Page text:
Christine O'Brien grew up learning to distrust her body, her desires and her pain. She and her four siblings were beautiful, affluent children in Manhattan, with miserable and often frightening parents. Their father was a successful TV executive and film producer who swung between affection, neglect and rage. Their mother was a Miss America finalist who suffered terrible childhood accidents and never felt entirely well again. The strain of her bad health and failing marriage led her to search for control and perfection in restrictive diets and alternative medicine, first for herself, then for her whole family. Crave is O'Brien's memoir of growing up in this cocktail of love and abuse, and her ongoing struggle to come to terms with its lasting effects.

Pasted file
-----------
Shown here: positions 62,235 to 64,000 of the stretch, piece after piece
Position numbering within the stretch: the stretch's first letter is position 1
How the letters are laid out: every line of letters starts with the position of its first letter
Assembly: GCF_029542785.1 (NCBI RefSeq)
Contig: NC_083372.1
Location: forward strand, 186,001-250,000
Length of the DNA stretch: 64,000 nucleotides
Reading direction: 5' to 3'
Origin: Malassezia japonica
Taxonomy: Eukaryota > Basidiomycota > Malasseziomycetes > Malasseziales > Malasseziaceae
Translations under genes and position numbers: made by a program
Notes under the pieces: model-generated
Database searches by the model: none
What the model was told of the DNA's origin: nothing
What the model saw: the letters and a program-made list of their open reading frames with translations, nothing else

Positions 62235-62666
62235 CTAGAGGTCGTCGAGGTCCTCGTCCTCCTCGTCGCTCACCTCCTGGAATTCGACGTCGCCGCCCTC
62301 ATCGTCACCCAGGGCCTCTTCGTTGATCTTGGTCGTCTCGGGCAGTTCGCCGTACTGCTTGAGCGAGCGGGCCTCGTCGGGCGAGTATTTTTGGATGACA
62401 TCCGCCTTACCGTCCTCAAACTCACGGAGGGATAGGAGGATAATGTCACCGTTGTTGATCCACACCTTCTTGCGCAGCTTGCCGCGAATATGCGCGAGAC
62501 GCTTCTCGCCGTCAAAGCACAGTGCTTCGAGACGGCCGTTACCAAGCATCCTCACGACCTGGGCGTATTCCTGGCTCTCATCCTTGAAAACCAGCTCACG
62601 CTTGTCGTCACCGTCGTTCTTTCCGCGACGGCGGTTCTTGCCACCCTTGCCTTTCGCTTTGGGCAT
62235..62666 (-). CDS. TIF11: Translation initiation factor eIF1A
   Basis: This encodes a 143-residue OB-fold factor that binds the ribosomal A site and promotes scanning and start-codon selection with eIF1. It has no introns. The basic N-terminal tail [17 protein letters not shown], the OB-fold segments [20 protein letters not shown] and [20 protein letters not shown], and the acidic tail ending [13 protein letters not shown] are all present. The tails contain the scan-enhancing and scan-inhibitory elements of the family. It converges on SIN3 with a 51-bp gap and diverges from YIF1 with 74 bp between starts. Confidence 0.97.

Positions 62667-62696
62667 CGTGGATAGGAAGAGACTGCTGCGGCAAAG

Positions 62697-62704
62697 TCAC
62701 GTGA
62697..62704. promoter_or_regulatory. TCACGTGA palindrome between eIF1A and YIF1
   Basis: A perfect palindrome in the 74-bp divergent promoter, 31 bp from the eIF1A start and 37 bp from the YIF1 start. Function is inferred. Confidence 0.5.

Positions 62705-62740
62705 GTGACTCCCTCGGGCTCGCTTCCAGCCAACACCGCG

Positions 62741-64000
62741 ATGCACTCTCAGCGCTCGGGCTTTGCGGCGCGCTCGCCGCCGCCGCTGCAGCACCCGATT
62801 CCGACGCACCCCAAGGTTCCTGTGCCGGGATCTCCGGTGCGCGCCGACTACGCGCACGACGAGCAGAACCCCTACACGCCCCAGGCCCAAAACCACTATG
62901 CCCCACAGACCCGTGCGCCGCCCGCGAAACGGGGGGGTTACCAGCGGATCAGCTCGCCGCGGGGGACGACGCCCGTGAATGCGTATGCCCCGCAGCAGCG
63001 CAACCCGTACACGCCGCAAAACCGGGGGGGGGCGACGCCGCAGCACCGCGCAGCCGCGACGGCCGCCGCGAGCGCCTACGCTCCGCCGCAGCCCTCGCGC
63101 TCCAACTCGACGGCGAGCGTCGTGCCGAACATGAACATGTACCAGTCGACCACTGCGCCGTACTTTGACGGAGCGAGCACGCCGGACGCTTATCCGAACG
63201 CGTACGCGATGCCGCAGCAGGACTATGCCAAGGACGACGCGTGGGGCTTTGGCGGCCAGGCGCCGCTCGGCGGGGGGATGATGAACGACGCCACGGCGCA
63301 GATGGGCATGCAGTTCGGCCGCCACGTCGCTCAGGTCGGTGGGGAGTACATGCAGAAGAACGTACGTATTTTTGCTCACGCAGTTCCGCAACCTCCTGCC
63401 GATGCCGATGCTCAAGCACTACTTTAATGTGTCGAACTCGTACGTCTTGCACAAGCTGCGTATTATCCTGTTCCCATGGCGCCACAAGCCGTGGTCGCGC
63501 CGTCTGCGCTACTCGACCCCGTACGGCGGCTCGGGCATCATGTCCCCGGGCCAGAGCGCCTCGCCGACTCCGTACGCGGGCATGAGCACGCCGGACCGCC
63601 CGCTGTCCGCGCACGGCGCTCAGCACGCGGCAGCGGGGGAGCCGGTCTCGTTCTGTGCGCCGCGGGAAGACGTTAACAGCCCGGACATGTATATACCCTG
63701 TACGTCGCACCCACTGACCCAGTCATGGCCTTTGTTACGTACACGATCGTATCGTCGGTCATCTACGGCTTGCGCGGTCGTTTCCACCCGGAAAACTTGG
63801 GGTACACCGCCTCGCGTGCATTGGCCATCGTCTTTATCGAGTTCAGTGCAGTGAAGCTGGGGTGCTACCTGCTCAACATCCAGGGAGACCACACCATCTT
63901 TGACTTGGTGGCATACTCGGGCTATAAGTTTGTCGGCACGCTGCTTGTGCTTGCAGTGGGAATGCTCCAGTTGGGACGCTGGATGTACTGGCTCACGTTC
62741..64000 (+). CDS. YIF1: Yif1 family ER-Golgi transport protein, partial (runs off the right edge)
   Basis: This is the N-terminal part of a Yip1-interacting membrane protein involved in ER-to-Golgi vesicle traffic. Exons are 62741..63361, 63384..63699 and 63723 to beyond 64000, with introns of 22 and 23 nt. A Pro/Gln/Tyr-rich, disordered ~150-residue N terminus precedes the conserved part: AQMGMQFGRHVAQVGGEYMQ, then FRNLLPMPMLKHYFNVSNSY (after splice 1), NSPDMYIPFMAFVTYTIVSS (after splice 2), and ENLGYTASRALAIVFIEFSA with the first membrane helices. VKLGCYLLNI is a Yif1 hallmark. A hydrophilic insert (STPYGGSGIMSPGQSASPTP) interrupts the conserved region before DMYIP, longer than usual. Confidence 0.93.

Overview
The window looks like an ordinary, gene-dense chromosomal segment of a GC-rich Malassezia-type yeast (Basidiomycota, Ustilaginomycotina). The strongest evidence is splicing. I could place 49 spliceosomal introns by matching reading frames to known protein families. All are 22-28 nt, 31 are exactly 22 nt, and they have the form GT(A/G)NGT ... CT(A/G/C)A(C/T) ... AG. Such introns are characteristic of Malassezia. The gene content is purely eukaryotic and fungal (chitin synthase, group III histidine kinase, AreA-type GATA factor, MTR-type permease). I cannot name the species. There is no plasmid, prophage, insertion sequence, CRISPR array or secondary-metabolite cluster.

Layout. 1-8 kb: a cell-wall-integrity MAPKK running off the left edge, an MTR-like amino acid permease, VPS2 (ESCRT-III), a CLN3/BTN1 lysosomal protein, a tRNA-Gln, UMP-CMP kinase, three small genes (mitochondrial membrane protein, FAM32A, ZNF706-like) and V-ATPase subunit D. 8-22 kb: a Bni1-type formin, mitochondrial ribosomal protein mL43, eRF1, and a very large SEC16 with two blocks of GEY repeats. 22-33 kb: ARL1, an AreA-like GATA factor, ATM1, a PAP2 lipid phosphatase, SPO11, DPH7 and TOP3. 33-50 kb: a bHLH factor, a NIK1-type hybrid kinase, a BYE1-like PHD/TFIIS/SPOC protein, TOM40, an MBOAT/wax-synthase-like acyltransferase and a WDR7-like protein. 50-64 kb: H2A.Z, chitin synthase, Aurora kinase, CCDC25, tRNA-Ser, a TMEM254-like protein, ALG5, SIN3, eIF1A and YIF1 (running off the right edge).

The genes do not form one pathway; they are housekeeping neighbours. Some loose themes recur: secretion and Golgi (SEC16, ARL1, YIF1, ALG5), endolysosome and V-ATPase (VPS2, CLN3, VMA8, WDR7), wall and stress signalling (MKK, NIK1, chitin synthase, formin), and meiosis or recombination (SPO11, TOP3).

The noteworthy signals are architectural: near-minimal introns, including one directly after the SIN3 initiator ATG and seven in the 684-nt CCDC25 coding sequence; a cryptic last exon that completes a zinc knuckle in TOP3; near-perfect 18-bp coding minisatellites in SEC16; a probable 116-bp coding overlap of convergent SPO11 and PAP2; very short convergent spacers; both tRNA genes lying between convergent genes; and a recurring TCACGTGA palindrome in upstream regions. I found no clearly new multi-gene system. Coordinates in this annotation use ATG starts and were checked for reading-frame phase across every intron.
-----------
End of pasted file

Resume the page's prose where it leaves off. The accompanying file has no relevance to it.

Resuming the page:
When O'Brien was a little girl, her family lived in a gloomy formal apartment in the famous Dakota building on Central Park. To escape the city pollution, they moved to Long Island, where her mother discovered a "doctor" who promoted a strict program of juices, puréed salads, raw egg yolks and nuts. Out of strong misdirected love, she raised her four children on this diet, which starved them, isolated them, and taught them disordered eating habits that haunt them into adulthood. There is no perfect resolution. "I have broken the chain of control and rigidity and guilt for my own children. The chain I haven't broken is the one still binding me." In the end, her mother still dominates this memoir, an image of tormented well-intentioned intimidating love, who must never be betrayed. --Sara Catterall